**Supervisor(s): Prof Erik Burman andDr Lauri Oksanen**

###### Title: Finite element methods for ill-posed problems. Unique continuation for the Helmholtz equation

**Abstract:**A well-posed problem has a unique solution that
depends continuously on the
data. The design of finite element methods (FEM)
for PDEs usually relies on the well-posedness of the continuous
problem. But not all problems are well-posed.
I will show how some ill-posed problems can be numerically solved using
stabilized FEM, with particular focus on results that E. Burman, L.
Oksanen and I have recently obtained for the unique continuation problem for
the Helmholtz equation.

### 09 November 2017

#### Speaker: Alex Doak

**Supervisor(s): Prof Jean-Marc Vanden-Broeck**

###### Title: Travelling wave solutions on a ferrofluid jet

**Abstract:**It has been known since the work of Lord Rayleigh that a
capillary dominated jet is unstable to long wave perturbations. This
instability (known as the Rayleigh-Plateau instability) is why exposed streams
of fluid tend to break into droplets. It is found that magnetic fields, when
applied to a ferrofluid in the correct way, can stabilize this instability. In
this talk, I will discuss this problem, and present stable traveling wave
solutions. I will focus in particular on what the dispersion curve can tell us
about what kinds of solutions to expect in the problem.

### 16 November 2017

#### Speaker: Antigoni Kleanthous

**Supervisor(s): Dr Timo Betcke, Dr David Hewett, Dr Anthony Baran **

###### Title: Calderón preconditioning for electromagnetic scattering of dielectric objects

**Abstract:**In recent years Calderón preconditioning and appropriate use
of basis functions has become a popular strategy to speed up the iterative
solution of electromagnetic scattering problems. In this talk I will discuss
how to use the boundary element method to solve dielectric scattering problems,
how the properties of Calderón projectors can be used to apply the Calderón
preconditioning and demonstrate its implementation in the boundary element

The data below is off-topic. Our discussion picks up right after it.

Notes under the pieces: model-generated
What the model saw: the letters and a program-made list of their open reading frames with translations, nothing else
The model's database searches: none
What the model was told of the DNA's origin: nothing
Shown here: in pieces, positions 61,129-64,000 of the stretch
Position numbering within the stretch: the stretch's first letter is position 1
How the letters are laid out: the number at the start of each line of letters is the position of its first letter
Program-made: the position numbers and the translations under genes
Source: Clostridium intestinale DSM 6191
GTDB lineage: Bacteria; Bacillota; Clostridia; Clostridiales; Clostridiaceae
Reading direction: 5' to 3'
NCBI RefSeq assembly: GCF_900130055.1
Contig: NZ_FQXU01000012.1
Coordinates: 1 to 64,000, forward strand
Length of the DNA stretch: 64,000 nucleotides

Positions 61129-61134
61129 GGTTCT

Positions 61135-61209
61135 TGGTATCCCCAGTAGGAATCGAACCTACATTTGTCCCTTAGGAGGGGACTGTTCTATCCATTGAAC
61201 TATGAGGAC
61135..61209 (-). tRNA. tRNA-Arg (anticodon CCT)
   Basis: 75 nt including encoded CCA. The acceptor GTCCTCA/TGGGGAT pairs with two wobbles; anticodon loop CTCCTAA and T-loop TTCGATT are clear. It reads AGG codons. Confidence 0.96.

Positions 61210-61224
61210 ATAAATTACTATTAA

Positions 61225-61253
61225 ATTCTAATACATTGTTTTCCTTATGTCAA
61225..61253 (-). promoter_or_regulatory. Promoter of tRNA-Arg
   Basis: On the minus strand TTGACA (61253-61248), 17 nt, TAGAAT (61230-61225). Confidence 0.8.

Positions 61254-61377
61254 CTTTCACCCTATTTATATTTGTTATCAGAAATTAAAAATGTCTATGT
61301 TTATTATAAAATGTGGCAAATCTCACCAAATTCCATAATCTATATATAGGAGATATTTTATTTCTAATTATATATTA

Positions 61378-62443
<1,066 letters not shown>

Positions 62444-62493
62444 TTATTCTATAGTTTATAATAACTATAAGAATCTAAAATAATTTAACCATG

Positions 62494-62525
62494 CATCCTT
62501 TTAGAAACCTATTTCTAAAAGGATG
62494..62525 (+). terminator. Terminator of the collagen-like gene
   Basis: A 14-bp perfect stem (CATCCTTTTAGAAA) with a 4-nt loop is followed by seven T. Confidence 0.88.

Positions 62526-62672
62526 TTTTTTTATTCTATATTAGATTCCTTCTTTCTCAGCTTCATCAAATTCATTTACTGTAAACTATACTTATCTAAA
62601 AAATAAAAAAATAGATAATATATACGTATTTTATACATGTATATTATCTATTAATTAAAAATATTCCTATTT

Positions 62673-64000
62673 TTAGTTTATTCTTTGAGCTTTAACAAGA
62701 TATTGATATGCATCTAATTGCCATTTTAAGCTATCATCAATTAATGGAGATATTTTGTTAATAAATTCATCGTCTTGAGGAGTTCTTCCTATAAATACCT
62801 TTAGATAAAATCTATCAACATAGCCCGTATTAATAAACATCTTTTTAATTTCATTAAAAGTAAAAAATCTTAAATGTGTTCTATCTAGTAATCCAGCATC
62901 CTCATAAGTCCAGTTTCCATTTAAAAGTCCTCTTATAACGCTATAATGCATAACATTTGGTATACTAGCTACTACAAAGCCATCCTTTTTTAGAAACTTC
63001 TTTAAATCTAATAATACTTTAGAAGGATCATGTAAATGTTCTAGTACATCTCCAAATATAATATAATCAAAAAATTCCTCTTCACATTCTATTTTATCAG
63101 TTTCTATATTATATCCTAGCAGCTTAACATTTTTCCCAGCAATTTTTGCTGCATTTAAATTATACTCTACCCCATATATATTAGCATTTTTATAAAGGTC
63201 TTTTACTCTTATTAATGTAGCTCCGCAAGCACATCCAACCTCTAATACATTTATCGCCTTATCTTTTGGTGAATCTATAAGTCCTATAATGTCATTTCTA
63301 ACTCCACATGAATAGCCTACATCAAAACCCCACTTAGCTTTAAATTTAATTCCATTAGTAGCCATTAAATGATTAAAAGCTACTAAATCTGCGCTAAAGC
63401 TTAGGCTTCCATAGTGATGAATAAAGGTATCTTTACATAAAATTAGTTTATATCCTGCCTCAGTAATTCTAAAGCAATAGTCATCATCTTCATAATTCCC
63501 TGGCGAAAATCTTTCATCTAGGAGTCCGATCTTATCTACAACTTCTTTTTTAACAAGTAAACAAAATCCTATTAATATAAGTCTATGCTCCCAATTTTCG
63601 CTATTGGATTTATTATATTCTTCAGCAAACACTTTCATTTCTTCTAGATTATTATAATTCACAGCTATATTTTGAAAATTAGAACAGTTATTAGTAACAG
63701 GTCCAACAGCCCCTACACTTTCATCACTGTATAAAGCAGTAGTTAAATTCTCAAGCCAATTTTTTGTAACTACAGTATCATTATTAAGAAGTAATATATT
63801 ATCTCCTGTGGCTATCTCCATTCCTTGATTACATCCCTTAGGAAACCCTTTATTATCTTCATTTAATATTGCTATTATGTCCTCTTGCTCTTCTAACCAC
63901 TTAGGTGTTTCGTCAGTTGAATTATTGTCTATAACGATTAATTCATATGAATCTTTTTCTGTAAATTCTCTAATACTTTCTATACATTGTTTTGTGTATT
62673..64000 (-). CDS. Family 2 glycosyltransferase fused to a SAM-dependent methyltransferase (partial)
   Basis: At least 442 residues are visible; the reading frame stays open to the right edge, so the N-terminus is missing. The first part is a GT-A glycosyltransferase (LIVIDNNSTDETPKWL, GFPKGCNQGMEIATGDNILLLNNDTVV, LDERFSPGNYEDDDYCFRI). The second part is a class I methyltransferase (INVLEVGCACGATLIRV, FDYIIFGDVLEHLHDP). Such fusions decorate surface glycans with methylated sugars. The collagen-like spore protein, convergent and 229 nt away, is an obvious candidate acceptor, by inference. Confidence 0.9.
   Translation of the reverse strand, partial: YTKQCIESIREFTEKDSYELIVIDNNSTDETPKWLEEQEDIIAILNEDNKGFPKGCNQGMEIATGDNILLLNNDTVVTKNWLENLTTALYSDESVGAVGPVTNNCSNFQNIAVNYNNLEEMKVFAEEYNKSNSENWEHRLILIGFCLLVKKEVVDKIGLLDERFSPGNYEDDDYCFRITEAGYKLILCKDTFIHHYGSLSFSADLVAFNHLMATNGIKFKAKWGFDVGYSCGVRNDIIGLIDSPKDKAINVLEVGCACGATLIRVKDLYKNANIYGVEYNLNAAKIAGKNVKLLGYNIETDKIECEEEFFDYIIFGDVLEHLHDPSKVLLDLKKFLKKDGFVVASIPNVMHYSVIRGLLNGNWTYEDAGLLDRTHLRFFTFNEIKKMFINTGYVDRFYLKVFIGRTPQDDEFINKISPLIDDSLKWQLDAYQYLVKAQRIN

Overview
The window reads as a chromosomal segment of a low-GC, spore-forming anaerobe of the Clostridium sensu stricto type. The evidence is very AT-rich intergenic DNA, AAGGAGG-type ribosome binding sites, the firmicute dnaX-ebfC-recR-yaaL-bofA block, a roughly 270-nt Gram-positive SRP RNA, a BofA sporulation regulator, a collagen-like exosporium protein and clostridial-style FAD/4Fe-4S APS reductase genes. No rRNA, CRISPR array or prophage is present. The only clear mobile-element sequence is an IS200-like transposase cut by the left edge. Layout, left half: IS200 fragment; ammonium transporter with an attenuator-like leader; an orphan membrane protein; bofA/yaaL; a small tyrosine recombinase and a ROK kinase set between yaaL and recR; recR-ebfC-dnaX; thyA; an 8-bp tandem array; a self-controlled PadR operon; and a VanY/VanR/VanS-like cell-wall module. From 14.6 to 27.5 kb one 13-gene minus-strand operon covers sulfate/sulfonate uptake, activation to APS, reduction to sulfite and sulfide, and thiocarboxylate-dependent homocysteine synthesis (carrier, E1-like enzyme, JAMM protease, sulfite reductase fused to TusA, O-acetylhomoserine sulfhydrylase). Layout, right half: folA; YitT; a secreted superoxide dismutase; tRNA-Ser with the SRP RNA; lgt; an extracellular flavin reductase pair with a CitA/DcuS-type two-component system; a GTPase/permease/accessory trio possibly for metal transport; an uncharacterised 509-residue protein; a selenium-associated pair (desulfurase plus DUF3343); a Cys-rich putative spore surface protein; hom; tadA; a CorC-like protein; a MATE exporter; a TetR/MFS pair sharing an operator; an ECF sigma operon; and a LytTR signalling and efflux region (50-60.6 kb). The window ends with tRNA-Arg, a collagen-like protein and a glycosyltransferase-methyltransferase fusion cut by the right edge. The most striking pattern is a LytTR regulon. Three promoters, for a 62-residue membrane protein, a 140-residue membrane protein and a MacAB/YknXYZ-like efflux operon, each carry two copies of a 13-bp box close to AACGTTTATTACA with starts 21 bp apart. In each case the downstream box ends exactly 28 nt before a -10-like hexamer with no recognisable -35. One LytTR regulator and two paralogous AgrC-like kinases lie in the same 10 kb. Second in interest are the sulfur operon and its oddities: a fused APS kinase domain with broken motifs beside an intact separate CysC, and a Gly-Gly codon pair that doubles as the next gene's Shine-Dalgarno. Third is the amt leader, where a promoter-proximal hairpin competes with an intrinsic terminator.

library BEM++. I will then extend the theory to electromagnetic scattering by
multiple dielectric objects and present results for light scattering by ice
crystals.

### 23 November 2017

#### Speaker: Márton Mester

**Supervisor(s): Prof Gavin Esler**

###### Title: The polar vortex and the Kida-model in a slowly changing stochastic background flow

**Abstract:****In the winter
stratosphere, temperature difference between the equator and pole leads to a
low-temperature, low-pressure area at high latitudes, the so called
stratospheric polar vortex. While about twice in three years on average the
Northern Hemisphere vortex is destroyed by planetary wave activity, the
Antarctic vortex has experienced such an event only once since we have
observations. When the vortex experiences this dramatic change, it is
either displaced off the pole or split into two subvortices. In either case,
cold patches of polar air detach and bring colder, snowier winter to
midlatitudes. On the other hand, the lack of these events on the Southern
Hemisphere is linked to the Antarctic ozone hole. **

The aim of the talk is to introduce a relatively simple model of the polar vortex evolution under suitable conditions and explain how it may predict vortex split events.

### 30 November 2017

#### Speaker: Nikoleta Kalaydzhieva

**Supervisor(s): Prof Andrew Granville**

###### Title: Continued Fraction and Pell’s Equation over Function Fields

**Abstract:**In a letter to Eratosthenes, Archimedes, posed the so-called
cattle problem, asking for the number of bulls and cows that belong to the Sun
God, subject to some arithmetic restrictions. This problem boils down to
solving the following quadratic equation:

*X*^{2} - 410286423278424.*Y*^{2} = 1

This
quadratic equation is an example of a Pell Equation: *X*^{2} - D.*Y*^{2} = 1, where D is an integer.
This version of Pell and its connection to the continued fraction of √D is very well understood.
The question that we will be interested in is what can be said when we take X,
Y and D to be polynomials. Do the same results hold?

### 07 December 2017

#### Speaker: Various

###### Title: 5 Minute Christmas Talks

**Abstract:TBC**